I like his videos, saved one in my "lessons" file. Thanks for steering me to him, Larry.
     
    Last edited: Apr 7, 2015
  10. Erik8

    Erik8 Tele-Meister

    Posts:
    190
    Joined:
    Oct 6, 2005
    Is it a good idea to learn his scale systems?
     
  11. Obsessed

    Obsessed Telefied Ad Free Member

    Posts:
    21,109
    Joined:
    Nov 21, 2012
    Location:
    Montana
    Amazing that after all these years on YT vids for lessons, I have never seen this guy or maybe I discounted him too fast. If it wasn't for the above accolades I would not have made it past the first 30 seconds. Nevertheless, I don't have the time for so much talk or maybe it is his way of delivery or maybe my patience. I made it to 3:22 (and it was difficult to put up with even that long) ... and I have lots of patience (I thought). I seem to have developed a similar practice regimen as him, but I guess I'll never really know. I'm glad he connects to some out there.
     
  12. the embezzler

    the embezzler Tele-Holic

    Posts:
    821
    Joined:
    Jul 17, 2008
    Location:
    Christchurch, New Zealand
    Yep. We tend to forget about this when we focus on things like modes, exotic scales and speed. Look at Stevie Ray Vaughan - dude used basically two scales for his entire career but his tone, feel and time were on point. Ditto Angus Young.

    Guitarists (as a rule) tend to either rush or sit right on top of the beat. I include myself in that observation. There's a story about Emily Remler at Berklee being really depressed because her instructor observed how she rushed her time so she went away and worked with the metronome on 2 and 4 'til she fixed it.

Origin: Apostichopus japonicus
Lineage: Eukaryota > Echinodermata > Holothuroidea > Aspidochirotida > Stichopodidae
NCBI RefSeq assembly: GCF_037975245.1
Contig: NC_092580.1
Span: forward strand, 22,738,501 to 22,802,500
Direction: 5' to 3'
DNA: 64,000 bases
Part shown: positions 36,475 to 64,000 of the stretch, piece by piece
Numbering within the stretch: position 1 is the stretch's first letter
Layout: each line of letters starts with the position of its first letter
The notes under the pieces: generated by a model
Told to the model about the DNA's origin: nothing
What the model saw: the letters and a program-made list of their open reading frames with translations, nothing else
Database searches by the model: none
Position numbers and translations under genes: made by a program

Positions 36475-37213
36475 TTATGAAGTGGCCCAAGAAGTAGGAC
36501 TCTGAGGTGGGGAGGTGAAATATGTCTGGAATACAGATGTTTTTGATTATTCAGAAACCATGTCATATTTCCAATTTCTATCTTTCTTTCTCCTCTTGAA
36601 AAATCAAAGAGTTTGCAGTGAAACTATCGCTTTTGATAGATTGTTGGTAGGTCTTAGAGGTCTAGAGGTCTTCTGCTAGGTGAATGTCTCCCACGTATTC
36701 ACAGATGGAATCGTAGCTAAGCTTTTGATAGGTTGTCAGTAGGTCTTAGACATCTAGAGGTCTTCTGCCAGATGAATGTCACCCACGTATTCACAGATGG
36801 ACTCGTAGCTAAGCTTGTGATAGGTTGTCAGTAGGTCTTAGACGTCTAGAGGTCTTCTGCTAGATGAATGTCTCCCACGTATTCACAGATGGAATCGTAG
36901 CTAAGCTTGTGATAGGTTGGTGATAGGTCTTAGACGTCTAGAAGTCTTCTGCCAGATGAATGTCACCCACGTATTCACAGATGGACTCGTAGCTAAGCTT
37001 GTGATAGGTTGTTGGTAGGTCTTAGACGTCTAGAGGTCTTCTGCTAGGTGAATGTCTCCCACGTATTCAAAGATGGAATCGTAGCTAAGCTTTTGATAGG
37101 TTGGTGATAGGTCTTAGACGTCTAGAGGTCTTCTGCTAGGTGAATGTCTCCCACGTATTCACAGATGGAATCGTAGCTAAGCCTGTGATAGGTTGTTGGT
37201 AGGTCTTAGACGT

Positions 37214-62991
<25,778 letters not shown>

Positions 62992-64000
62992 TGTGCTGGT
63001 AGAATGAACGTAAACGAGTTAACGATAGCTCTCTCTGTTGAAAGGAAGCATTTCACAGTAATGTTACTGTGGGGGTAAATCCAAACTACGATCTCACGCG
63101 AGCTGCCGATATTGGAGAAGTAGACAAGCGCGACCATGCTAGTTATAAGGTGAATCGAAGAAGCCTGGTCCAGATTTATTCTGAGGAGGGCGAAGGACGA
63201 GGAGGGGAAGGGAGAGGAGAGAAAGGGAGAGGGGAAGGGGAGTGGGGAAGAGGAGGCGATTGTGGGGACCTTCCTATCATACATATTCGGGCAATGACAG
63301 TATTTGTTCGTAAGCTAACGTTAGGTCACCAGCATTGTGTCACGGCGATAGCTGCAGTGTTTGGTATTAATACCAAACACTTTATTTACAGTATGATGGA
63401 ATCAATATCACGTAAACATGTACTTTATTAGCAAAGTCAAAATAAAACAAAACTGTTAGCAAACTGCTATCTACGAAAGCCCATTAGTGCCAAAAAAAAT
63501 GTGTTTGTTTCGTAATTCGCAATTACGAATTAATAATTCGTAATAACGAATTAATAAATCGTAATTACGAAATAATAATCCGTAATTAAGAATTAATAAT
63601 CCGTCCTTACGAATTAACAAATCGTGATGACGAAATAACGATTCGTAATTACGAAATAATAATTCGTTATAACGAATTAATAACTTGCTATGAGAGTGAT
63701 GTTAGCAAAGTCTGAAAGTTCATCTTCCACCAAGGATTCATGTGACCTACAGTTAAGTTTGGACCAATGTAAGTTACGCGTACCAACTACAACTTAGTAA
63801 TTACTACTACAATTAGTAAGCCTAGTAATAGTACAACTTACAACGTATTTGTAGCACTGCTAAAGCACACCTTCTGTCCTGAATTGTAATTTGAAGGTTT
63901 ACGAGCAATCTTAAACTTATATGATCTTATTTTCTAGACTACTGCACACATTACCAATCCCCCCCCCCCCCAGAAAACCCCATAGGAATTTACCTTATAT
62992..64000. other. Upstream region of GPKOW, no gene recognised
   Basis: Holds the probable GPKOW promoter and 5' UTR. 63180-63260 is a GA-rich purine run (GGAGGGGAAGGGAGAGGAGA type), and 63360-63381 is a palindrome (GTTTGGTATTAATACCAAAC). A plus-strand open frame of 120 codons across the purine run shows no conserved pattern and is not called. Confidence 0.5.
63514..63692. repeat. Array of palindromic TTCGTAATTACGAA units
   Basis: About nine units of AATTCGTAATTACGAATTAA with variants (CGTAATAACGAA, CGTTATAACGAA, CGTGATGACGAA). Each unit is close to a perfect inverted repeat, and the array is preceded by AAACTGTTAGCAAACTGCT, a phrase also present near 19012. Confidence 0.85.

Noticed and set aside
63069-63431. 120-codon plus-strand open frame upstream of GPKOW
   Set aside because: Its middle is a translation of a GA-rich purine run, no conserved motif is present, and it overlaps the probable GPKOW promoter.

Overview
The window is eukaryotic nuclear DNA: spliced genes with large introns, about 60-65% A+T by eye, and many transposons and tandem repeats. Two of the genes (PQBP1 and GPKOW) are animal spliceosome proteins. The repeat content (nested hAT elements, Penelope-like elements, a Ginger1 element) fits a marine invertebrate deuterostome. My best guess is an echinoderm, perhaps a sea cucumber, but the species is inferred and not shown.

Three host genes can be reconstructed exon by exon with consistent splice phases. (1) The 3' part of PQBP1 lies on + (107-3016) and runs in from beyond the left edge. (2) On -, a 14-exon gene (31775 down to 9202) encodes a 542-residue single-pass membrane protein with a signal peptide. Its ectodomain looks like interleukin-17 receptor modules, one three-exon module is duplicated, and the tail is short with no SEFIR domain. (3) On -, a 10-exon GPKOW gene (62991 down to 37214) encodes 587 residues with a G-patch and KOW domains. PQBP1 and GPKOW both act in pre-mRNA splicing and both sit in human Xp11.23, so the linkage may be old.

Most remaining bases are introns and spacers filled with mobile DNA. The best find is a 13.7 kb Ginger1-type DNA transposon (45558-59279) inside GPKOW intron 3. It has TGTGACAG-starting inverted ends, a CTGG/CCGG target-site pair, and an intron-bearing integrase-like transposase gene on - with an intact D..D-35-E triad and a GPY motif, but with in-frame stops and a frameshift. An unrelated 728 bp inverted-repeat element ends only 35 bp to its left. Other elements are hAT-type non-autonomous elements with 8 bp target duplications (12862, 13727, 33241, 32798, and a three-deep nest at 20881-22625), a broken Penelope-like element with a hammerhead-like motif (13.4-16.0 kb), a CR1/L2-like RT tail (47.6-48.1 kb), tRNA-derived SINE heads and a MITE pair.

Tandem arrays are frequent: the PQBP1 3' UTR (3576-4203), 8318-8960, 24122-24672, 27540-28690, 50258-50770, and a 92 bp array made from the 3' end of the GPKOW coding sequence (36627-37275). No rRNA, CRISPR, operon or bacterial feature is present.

To me one of the things that makes Scofield Sco' is the way he sits waaaaayyyyyyyyyy back on the beat at times.
     
  13. Danjg

    Danjg Tele-Meister

    Posts:
    110
    Joined:
    Sep 24, 2010
    Location:
    Omaha
    he certainly isn't going to sugar coat it
     
  14. rave

    rave Tele-Holic

    Posts:
    517
    Joined:
    Jun 17, 2011
    Location:
    Los Angeles
    This was the lesson i was referring to. Short and very useable. I too have a hard time watching an hour plus video, but this was one immediately useful.

     
  15. Wally

    Wally Telefied Ad Free Member

    Posts:
    32,859
    Joined:
    Mar 17, 2003
    Location:
    Lubbock, TX
    Thanks for this thread, Larry. I see something here that makes me want to take some lessons from Mr. Pepper. rave, thanks for that video there....I heard the 'jazz' thing in rick Derringer's playing at times, and Pepper reveals that trick.
     
  16. rave

    rave Tele-Holic

    Posts:
    517
    Joined:
    Jun 17, 2011
    Location:
    Los Angeles
    I like Derringer's playing, I will have to see if I can hear this trick. Any examples that you have?
     
  17. Wally

    Wally Telefied Ad Free Member

    Posts:
    32,859
    Joined:
    Mar 17, 2003
    Location:
    Lubbock, TX
    rave, I heard it at that concert more than I have heard it anywhere else..Derringer's work with Cindy Lauper exposes some of his techniques, too. The Parish concert did with Lauper lets one hear something besides his 'rock and roll hootchie coo' approach....which is nothing to laugh about for straight ahead rock, right? I just heard the Johnny Winter cut with Derringer while driving down the hgihway. First song I learned by Derringer??? "Hang On, Sloopy" with The McCoys.....so there...I am dating myself. Long time ago....50 years??? There is no jazz influence in that one!! lOL....
     
  18. hotpot

    hotpot Tele-Afflicted

    Posts:
    1,309
    Joined:
    Aug 15, 2013
    Location:
    Lancashire UK
    Thanks for the link, I hadn't heard of him before. Very good dexterity practice. I like him:)
     
  19. Pualee

    Pualee Tele-Meister

    Posts:
    464
    Joined:
    Feb 5, 2014
    Location:
    Virginia